Some of the artists rejected the idea that they ought contend with identity in the studio, but no one disavowed as much when it came to engaging the professional field and the public realm.

Have you fantasized about de-activating your Facebook account? Me, too. Paul Martin’s definition of addiction—desire without pleasure—has characterized my recent experiences.

The headline,

“The Anti-Social Network: By helping other people look happy, Facebook is making us sad,”

of Libby Copeland’s article on Slate last year provides a clue to the problem.

Here is some irony about positive sentiments: I tried to keep my status updates positive, but willfully-upbeat presentations may actually be annoying, and en masse, distressing. I don’t think this undermines the value of optimism and positive enthusiasm in general, but speaks to Facebook’s perniciousness as a substitute for interaction and companionship.

So I’m taking a Facebook hiatus. It’s been four days, though it seems longer than that. Congratulations to me, I know. <Hallelujah hands.> [Sarcastic, I know. But I ought to share my un-Photoshopped sentiments, too, apparently. You have to start somewhere, buddies.]

One more fun fact, by way of Ritter Sport chocolates:

What Germans call “Halbbitter” (literally, “Half bitter”) is the same as what Americans call “semi-sweet.”

The half-full, half-empty optimism/pessimism riddle just got a chocolate-y analogue.

Standard
News

saturday feb 18: artists’ talk at jenkins johnson gallery

Give Thanks, 2011 site-specific installation of 39 pennant flags: satin ribbon, linen, gratitude statements, dimensions site-variable.

Give Thanks, 2011 site-specific installation of 39 pennant flags: satin ribbon, linen, gratitude statements, dimensions site-variable.

Flag Snowflake series, 2010, stick-on flags on neon paper, 8.5 x 11 inches / 21.5 x 30 cm

Flag Snowflake series, 2010, stick-on flags on neon paper, 8.5 x 11 inches / 21.5 x 30 cm

Saturday, February 18, 2012, 3:00 pm
Voices of Home 
panel discussion with participating artists

Moderated by Kalia Brooks, curator
521 West 26th Street 5th Floor, NY 10001
Gallery hours : Tuesday – Saturday, 10–6

Standard
News

Opening tomorrow, 6-8pm: Voices of Home

Give Thanks (installation detail at Untitled Gallery / Project Space Leeds), 2011, installation of 39 flags: satin ribbon, linen, gratitude statements; dimensions site-variable; each flag 12 x 18 in / 30 x 45 cm. Photo: Katie Rutherford/Untitled Gallery, Manchester, UK.

Give Thanks (installation detail at Untitled Gallery / Project Space Leeds), 2011, installation of 39 flags: satin ribbon, linen, gratitude statements; dimensions site-variable; each flag 12 x 18 in / 30 x 45 cm. Photo: Katie Rutherford/Untitled Gallery, Manchester, UK.

I’m very excited to exhibit two new text-and-ribbon installations, as well as a collection of Flag Snowflake collages. None of these projects have been shown in the US before.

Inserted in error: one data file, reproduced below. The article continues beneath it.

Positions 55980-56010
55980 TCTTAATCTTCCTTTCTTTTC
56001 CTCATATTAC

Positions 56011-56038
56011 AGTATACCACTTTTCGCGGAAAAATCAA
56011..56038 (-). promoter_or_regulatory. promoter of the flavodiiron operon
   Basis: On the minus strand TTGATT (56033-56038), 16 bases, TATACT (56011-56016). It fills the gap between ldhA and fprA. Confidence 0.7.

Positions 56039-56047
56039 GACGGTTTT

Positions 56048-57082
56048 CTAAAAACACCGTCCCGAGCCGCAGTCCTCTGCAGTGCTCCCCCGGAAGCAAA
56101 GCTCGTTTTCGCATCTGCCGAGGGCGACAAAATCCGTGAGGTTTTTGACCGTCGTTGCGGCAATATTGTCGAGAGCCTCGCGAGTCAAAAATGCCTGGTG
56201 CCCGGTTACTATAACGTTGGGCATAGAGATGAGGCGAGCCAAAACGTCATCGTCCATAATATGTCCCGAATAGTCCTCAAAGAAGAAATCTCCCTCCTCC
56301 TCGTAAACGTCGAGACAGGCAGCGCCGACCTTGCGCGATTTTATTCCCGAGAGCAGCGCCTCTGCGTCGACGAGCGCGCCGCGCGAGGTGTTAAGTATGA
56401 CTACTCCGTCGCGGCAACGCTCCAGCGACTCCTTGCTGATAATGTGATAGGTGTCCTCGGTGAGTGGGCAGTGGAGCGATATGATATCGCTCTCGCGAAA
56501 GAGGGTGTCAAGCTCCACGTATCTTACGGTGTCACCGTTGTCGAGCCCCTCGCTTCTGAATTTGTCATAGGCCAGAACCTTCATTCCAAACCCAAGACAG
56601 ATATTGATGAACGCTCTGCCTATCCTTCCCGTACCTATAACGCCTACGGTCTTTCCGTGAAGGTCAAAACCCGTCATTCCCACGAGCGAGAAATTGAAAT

January 12–February 25, 2012
Voices of Home

Jenkins Johnson Gallery
521 W. 26th Street, 5th Floor (near 10th Ave)
New York, NY 10001
Opening: Thursday, January 12, 6–8pm
Gallery hours: Tue–Sat, 10am–6pm

Standard
News

6/30–9/3: summer selections in san francisco and new york

hopexpectation, 2011, ribbon, thread, pins, 101 x 18 x 1 in / 257 x 48 x 2.5 cm.

hopexpectation (2011) will be on view at Jenkins Johnson Gallery, NYC.

I am happy to exhibit my latest ribbon texts in bicoastal group shows at Jenkins Johnson Gallery. In Chelsea, I’ll unveil hopexpectation and take charge of your happiness, while unlimited promise continues its residence in the project space. think good thoughts/fortify good attitudes will be exhibited in San Francisco, at the gallery’s location just around the corner from Union Square.

June 30–September 3, 2011
Summer Selections 
Jenkins Johnson Gallery
NYC: 521 W. 26th Street, 5th Floor (near 10th Ave); gallery hours: Tue–Sat, 10am–6pm
San Francisco: 464 Sutter Street (between Powell and Stockton); gallery hours: Tue–Fri, 10am–6pm, Sat 10am–5pm

Standard
Art & Development

Exhibition views of T_XT_RT @ Jenkins Johnson Gallery

Selected views of the current text-based show. Photos by Courtney Johnson.

Works by Nathaniel Donnett, Tim Etchells (Shouting your demands from the rooftop should be considered a last resort), and yours truly.

Works by Nathaniel Donnett, Tim Etchells (Shouting your demands from the rooftop should be considered a last resort), and yours truly.

Works by Samson Young, Burt Richie, Tim Etchells, Young, Jack Pierson, and Jeremy Burt.

Works by Samson Young, Burt Richie, Tim Etchells, Young, Jack Pierson, and Jeremy Burt.

In the project space: My installation, _Unlimited Promise_ (2009–2011, installation, foil-laminated paper, thread, light, shadow, dimensions variable).

In the project space: My installation, _Unlimited Promise_ (2009–2011, installation, foil-laminated paper, thread, light, shadow, dimensions variable).

There’s lots more work in the show. The exhibition continues through June 25, with readings on May 19 and June 2. Stop by.

Standard